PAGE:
GWEN IFILL: Many Democrats warn that an Asian trade pact would cost American jobs, and wouldn’t include enough environmental protections. But Abe argued today the trade deal is vital to the future.
SHINZO ABE: We must turn the area into a region for lasting peace and prosperity. That is for the sake of our children and our children’s children.
GWEN IFILL: That was an indirect reference to the TPP’s potential to counter China’s growing power across Asia.
Joining us to unpack more of the politics and consequences of the trade deal is Edward Alden, a senior fellow at the Council on Foreign Relations who has been following the trade talks closely.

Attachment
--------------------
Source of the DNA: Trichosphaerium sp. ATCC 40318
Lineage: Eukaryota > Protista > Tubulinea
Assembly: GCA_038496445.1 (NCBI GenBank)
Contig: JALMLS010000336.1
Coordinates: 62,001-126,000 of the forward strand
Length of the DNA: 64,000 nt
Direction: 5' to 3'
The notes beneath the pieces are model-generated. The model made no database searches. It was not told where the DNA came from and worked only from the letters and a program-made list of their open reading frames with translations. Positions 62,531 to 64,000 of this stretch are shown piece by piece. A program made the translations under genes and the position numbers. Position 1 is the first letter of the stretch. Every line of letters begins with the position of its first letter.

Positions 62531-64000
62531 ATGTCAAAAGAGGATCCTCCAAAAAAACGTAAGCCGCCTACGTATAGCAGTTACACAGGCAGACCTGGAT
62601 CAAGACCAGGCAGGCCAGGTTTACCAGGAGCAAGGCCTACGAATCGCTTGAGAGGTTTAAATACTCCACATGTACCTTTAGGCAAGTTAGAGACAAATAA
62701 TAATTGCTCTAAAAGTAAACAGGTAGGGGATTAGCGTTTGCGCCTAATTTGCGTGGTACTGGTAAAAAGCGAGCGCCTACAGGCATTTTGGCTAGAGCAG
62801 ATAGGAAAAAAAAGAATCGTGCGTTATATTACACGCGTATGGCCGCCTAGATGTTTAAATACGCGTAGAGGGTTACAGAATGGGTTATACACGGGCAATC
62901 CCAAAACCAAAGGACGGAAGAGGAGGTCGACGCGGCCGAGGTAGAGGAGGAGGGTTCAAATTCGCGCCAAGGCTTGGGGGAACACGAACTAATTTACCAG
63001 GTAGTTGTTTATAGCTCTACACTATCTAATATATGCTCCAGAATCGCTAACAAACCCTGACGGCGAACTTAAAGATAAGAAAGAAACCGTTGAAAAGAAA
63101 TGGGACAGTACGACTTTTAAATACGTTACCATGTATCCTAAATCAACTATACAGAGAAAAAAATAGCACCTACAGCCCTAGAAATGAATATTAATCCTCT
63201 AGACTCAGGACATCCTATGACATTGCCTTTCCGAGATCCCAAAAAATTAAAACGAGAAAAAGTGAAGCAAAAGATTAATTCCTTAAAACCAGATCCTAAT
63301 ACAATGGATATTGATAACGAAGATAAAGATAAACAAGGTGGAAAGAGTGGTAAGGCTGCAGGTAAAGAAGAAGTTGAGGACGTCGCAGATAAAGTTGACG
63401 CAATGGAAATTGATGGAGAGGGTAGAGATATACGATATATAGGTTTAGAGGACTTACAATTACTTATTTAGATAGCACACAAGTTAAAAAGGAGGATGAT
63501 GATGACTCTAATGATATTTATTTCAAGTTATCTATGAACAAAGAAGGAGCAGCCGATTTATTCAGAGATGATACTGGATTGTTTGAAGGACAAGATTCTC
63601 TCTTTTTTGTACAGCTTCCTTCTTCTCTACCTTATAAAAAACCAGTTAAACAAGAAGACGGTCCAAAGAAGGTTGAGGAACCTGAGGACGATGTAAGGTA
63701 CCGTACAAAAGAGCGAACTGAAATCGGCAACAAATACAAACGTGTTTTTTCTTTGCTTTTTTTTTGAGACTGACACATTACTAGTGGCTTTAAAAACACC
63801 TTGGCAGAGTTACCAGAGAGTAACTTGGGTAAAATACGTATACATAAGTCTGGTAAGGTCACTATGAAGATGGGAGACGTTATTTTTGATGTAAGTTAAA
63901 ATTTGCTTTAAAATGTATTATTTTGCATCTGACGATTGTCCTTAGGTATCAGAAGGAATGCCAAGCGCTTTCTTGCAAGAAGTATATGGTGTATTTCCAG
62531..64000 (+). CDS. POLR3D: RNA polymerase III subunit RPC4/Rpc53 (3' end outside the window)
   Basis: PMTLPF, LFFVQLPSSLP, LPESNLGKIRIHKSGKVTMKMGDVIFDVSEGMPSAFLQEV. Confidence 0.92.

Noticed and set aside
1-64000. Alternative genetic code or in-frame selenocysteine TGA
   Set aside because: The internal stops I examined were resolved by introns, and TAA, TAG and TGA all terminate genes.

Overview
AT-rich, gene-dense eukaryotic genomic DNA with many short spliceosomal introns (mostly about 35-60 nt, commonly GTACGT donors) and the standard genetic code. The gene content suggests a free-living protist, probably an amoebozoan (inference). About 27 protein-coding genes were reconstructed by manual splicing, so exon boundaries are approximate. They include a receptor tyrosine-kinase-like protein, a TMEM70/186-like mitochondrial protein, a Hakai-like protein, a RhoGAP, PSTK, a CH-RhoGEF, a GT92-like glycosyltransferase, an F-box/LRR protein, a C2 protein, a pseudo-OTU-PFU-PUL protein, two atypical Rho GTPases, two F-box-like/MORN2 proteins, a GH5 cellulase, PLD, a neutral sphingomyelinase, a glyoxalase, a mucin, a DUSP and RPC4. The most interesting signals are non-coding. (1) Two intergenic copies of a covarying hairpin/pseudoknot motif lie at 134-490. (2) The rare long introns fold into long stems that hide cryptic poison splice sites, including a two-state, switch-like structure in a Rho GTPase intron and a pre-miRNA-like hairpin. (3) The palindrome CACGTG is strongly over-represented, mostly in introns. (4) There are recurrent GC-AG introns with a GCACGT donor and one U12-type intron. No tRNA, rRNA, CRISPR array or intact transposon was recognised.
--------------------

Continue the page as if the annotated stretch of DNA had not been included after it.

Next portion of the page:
So, why are Japan and the U.S. in particular so insistent that this happen?
EDWARD ALDEN, Council on Foreign Relations: Well, I think it’s a big deal for both governments.
For the United States, this is really the culmination of an effort to create free trade in the region that goes back 25 years, to the early 1990s. And for Japan, it’s critical to Prime Minister Abe’s efforts to reform the Japanese economy. Japan hasn’t grown in a significant way in almost two decades now. And he’s hoping this will really jump-start what has been a moribund economy.
GWEN IFILL: We mentioned the fast-track trade authority which Congress is going to be asked to vote on. Why — what is it about what Congress could do that could possibly derail this deal?
EDWARD ALDEN: Well, there’s a longstanding tradition of Congress passing trade authority that gives the president the right to go out and negotiate the deal and bring it back to Congress for an up-or-down vote.